Mischief Night is well known in the state of New Jersey and often has many participants each year. If your child has been criminally charged as a result of partaking in the events of this night, do not wait to give our skilled Bergen County criminal defense attorney a call today.
Does the state of New Jersey have a mandatory curfew on Mischief Night?
In certain New Jersey towns, a mandatory curfew has been established in order to battle Mischief Night damages. For instance, towns in Monmouth County, NJ newly announced curfews extending from Oct. 29 through Nov. 1 that limit individuals under the age of 18 from wandering the streets without an adult watching or escorting them. Curfew hours differ slightly but may start around 8 p.m. and end at 6 a.m. But, recognize that if an adult stays with the minor, they can stay out past the curfew.
Also, other New Jersey towns have instituted a zero-tolerance policy. Juveniles who are caught with objects like eggs, shaving cream, toilet paper, or paintball guns can be arrested and charged with a criminal offense. The best way to keep your children safe this Halloween is to be extra cognizant of your children’s location and plans. If you would like to learn more about these Halloween season regulations, continue reading and reach out to our dedicated and experienced legal team.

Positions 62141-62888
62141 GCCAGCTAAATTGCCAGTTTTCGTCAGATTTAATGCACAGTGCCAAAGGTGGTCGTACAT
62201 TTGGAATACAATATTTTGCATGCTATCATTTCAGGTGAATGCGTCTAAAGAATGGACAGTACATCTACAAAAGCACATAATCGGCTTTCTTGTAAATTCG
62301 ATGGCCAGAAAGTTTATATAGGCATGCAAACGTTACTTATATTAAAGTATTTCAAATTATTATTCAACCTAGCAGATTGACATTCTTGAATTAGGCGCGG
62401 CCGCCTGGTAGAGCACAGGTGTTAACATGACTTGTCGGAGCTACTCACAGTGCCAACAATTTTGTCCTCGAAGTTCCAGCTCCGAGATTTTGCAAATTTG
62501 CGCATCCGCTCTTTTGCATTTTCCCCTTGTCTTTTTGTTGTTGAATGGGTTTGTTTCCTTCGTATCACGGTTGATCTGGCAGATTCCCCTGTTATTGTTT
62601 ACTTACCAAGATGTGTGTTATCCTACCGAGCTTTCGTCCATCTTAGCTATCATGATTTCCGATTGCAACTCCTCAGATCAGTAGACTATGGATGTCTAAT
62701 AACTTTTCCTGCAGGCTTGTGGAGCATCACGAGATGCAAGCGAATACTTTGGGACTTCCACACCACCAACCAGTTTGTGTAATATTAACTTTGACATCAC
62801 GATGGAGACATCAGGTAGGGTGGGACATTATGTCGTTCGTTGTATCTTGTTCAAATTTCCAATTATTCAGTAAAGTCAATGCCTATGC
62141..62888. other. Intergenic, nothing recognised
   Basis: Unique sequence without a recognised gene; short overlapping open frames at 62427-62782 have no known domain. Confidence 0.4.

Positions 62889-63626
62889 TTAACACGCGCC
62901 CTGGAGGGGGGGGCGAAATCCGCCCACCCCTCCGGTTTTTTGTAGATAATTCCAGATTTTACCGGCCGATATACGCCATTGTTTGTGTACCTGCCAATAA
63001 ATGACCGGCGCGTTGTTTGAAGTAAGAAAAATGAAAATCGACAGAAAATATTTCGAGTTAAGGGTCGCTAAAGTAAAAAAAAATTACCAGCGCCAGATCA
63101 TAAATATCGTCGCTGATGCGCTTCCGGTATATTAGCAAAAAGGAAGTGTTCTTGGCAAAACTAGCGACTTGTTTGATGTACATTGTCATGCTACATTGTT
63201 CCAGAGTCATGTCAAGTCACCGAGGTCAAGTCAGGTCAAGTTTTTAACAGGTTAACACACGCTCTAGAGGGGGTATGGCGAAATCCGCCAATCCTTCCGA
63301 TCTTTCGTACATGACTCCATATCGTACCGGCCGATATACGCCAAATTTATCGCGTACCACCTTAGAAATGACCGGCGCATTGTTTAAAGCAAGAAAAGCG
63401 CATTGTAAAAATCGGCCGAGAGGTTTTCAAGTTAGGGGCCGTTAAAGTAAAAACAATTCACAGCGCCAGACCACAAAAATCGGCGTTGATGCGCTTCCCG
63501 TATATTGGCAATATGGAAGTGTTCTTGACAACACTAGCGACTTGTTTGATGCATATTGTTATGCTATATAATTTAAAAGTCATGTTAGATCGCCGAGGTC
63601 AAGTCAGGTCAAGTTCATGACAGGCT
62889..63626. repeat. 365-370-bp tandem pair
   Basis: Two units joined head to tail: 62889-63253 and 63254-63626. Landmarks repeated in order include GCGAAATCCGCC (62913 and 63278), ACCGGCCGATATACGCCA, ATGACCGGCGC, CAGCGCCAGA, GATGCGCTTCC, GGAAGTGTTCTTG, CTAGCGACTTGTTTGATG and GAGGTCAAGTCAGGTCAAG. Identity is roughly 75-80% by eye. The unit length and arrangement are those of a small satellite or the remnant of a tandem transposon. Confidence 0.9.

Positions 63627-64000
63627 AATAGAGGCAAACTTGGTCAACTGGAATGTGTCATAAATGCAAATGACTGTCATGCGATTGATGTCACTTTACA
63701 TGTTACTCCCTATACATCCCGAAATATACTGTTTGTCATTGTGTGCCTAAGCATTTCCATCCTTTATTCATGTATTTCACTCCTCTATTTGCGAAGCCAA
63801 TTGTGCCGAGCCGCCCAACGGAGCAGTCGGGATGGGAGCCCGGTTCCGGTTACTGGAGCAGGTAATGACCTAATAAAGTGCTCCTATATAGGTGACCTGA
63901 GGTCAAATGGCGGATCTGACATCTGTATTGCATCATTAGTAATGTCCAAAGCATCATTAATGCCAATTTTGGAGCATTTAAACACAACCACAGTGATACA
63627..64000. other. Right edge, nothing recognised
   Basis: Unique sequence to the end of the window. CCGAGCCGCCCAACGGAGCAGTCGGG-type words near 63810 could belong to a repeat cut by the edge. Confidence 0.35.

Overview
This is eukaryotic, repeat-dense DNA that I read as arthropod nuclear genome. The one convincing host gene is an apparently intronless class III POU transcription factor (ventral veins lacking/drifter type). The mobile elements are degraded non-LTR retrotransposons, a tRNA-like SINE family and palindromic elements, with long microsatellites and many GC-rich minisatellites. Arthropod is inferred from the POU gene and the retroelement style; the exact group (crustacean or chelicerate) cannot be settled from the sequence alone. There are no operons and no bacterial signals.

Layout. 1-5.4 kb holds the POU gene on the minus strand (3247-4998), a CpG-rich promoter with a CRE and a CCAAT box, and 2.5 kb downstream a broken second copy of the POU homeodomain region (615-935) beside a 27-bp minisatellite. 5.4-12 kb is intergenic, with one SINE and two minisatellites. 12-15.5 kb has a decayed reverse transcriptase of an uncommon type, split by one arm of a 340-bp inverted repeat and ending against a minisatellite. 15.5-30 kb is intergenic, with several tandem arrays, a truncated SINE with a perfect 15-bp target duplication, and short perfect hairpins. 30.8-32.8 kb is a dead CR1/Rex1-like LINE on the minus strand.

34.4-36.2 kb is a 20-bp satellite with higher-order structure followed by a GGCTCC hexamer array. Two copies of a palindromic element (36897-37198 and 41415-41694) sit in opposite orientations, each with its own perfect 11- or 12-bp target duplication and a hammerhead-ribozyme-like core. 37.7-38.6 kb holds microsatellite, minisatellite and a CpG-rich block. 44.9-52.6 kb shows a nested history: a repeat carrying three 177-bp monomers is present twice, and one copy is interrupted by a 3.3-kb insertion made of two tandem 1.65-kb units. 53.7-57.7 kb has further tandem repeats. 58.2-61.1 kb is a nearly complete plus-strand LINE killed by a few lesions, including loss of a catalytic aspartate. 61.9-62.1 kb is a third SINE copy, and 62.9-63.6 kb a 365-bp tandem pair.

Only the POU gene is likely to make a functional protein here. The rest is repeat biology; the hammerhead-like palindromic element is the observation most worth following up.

What are typical criminal charges issued on Mischief Night?
There are a number of different criminal charges that are generally given out to people on Mischief Night in the state of New Jersey. Some of the most common include, and are not limited to, the following:
- Criminal Mischief (N.J.S.A. 18A:6-7.1)
Criminal mischief usually occurs on Mischief Night and Halloween. A juvenile can be charged with criminal mischief for throwing objects (like eggs or rocks) at moving vehicles, causing damage to private property, damaging public utilities, or damaging headstones in a cemetery (which occurs more frequently than one may think on Halloween), and other similar disruptive acts.
- Disorderly Conduct (N.J.S.A. 2C:33-2)
Disorderly conduct is not usually used as often as criminal mischief to juveniles is. However, if law enforcement determines that an individual is disrupting the peace or committing violent or dangerous acts that exceed a criminal mischief charge, a case for disorderly conduct can be employed.
- Trespassing (N.J.S.A. 2C:18-3)
Juveniles involved in Mischief Night are at a higher risk for trespassing charges. If your child enters private property without permission, he or she may be charged with trespassing. Trespassing laws also protect schools, which are often the target of Mischief Night.
Do not wait to give our legal team a call today if you or your child has been charged with any of the above penalties. Our firm is on your side each step of the way.